What We Believe

What We Believe


Our congregation, Christ Lutheran Church, is a part of the Lutheran Church—Missouri Synod.  We are a people of the Bible because God’s Word points us to Jesus Christ.  We treasure God’s Word because it teaches us about eternal life and assures us of God’s unconditional love and faithfulness.  It inspires us to tell others.  It moves us to help people in need.

The following items are a summary of the teachings of the Lutheran Church—Missouri Synod.
    The Bible
  • Lutherans teach that the Bible is the Word of God: that, consequently, all the teachings revealed in it are absolutely true; that it is without error, that it should be diligently heard and studied; and that Bible’s teaching is the sole standard for our faith, teachings, and practice.  The main message of the Bible is the good news of God’s work to reconcile the world to Himself through the life, death and resurrection of Jesus.  Throughout the Old and New Testaments, the central message of the Scripture is the account of how God was in the world preparing it to receive His Son and then what His Son, Jesus, did when He was here.

    References:  2 Timothy 3:16-17; 2 Peter 1:21; John 10:35

    How Lutherans Began
  • Lutherans get their name from Martin Luther.  He was a German priest who broke away from the Roman Catholic Church in the early 1500’s.  Luther’s writing and teaching sparked the Protestant reformation.  Through his study of the Bible, Luther helped the Christian Church rediscover the truth that God is loving and that He offers forgiveness and eternal life as a free gift of Jesus Christ.

    *  Luther taught that people, no matter how hard they try, cannot earn God’s forgiveness or a place in heaven.  It is a gift that people receive through faith in Jesus Christ.

    *  The teachings of Luther and his fellow reformers can be summarized in three short phrases:  Grace alone, Scripture alone, and Faith alone.

    +  Grace Alone:  God loves the people of the world, even though they are sinful, rebel against him, and do not deserve His love.  God’s love, forgiveness, and salvation are free gifts.

    +  Scripture Alone:  The Bible is God’s inerrant (without error) Word, in which He reveals His Law (demands) and His Gospel of salvation in Jesus Christ.

    +  Faith Alone:  By His suffering and death as the substitute for all people of all time, Jesus purchased and won forgiveness and eternal life for them.  Those who hear this Good News and believe it have eternal life which it offers.
    Triune God
  • Lutherans teach that God is triune, that is, one God in three persons—the Father, creator of all that exists; Jesus Christ, the Son, who became human to suffer and die for the sins of all human beings and rose to life again in the ultimate victory over death and Satan; and the Holy Spirit, who creates faith through God’s Word and Sacraments.  The three persons of the Trinity are coequal and coeternal, one God; and that to ignore or deny one is to discredit them all.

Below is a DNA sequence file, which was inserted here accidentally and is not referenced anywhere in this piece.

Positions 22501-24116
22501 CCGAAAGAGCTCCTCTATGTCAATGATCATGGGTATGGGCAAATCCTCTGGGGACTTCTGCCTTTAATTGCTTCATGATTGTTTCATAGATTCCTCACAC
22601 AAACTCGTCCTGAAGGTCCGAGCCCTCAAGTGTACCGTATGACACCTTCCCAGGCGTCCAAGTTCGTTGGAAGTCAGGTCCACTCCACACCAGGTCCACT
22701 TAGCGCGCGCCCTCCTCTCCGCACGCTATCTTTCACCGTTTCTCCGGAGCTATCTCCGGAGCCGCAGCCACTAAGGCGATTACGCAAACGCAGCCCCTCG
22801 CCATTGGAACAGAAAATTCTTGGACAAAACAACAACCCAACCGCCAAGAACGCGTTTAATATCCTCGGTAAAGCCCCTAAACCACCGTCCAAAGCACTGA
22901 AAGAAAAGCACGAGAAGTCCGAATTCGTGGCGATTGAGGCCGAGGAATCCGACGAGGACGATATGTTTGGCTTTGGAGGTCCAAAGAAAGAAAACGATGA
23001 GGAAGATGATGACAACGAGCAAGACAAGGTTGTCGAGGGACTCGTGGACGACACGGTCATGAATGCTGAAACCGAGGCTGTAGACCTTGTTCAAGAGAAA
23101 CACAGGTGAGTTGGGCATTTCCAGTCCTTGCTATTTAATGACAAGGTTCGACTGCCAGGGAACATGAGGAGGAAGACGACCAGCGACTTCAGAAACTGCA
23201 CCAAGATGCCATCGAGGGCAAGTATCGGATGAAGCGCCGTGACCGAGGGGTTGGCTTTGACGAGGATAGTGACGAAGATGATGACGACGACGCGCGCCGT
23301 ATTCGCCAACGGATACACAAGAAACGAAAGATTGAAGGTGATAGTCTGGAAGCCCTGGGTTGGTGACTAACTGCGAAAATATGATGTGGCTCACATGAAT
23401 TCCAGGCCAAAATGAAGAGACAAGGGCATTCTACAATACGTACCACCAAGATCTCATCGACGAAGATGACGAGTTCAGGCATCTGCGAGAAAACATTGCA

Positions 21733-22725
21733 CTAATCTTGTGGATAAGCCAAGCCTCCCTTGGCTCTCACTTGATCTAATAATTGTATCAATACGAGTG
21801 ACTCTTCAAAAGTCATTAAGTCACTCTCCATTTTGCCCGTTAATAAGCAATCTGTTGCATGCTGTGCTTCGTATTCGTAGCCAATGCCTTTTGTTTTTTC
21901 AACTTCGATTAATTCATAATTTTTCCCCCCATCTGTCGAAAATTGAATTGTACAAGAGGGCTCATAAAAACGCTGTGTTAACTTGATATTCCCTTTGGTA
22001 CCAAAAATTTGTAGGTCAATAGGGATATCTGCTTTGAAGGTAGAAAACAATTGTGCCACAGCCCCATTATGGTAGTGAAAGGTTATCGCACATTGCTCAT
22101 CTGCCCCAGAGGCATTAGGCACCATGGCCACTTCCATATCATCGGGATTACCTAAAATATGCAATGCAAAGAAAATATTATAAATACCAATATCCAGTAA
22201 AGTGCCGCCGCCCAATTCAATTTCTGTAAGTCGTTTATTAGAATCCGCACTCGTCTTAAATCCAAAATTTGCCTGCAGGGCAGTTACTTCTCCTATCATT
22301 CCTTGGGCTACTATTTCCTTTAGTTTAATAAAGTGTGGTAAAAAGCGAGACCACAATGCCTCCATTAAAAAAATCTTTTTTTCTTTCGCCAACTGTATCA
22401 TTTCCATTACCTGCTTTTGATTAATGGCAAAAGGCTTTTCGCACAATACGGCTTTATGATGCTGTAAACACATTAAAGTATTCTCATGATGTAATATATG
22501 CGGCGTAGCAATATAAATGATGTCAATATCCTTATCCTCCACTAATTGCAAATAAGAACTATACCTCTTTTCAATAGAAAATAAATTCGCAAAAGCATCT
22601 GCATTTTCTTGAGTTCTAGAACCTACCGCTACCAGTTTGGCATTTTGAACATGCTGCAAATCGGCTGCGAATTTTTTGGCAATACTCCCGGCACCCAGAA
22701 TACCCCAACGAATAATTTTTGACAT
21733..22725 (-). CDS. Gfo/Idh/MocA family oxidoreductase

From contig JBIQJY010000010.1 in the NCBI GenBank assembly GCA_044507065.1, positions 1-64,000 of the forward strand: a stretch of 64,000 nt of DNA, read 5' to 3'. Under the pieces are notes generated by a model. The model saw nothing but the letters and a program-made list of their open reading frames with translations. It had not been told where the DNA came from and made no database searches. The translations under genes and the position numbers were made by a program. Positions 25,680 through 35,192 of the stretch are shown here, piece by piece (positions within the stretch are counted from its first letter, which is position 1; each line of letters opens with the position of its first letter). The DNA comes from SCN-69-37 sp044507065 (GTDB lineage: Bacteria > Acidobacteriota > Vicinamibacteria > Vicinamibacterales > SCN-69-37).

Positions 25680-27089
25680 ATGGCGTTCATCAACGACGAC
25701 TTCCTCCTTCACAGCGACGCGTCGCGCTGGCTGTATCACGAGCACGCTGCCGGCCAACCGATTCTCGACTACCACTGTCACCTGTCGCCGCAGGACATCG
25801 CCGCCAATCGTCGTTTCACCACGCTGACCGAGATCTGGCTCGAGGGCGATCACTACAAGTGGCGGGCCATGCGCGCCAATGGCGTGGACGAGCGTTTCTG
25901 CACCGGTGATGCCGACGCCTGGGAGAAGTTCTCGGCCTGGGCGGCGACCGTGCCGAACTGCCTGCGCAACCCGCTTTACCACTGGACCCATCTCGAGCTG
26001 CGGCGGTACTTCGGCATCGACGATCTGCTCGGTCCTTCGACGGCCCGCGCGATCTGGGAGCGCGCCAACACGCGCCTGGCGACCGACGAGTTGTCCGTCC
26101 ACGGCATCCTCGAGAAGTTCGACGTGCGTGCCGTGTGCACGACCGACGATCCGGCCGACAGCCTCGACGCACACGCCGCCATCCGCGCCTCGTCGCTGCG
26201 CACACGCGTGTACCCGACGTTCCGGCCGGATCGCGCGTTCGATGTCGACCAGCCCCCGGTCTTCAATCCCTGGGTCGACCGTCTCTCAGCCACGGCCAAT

References:  Deuteronomy 6:4; Matthew 28:19; John 5:23; 1John 2:23; Genesis 1:1; 1John 2:1-2; Romans 15:13

  • Lutherans teach that every thought, word, and deed contrary to God’s Law is sin; that every human being is a sinner by nature; that all evil, death, and suffering in the world is the consequence of sin; and that sin separates us eternally from God.

    References:  1 John 3:4; John 3:6; Genesis 8:21; Romans 5:12; Psalm 5:4
  • Lutherans teach that God has instituted and commanded baptism; that God himself is present as His name is joined to the water, with all  His power and all His Blessings of forgiveness of sins, life and salvation; that baptism is intended for old and young alike without exception and may be administered by sprinkling, pouring, or immersing; in Holy Baptism, we receive all the blessings of Christ’s atoning sacrifice; and, thus, our entire life is a life lived trusting in the promises of God, given to us in and through Holy Baptism. 

    References:  Matthew 28:19; Titus 3:5; Mark 1:14; Acts 16:15; Hebrews 10:22; Acts 22:16; Acts 2:28; Mark 16:16

    The Lord's Supper
  • Lutherans teach that the Lord’s Supper “is the true body and blood of our Lord Jesus Christ under the bread and wine, instituted by Christ Himself for us Christians to eat and to drink”; we do not try to explain how Jesus is present under the bread and wine of the Lord’s Supper, rather we simply take Christ at His word; and that in the Lord’s Supper Christ is coming among us, under the bread and wine, to be with us, to join Himself to us, to forgive, renew and strengthen us.  Those attending the Sacrament should trust in God’s promise of His presence in the Lord’s Supper, confess their sins, trust in Jesus as Savior, and desire to live a Godly life.

    References:  Matthew 26:26-28; 1 Corinthians 10:6; 1 Corinthians 11:26-29; Matthew 7:6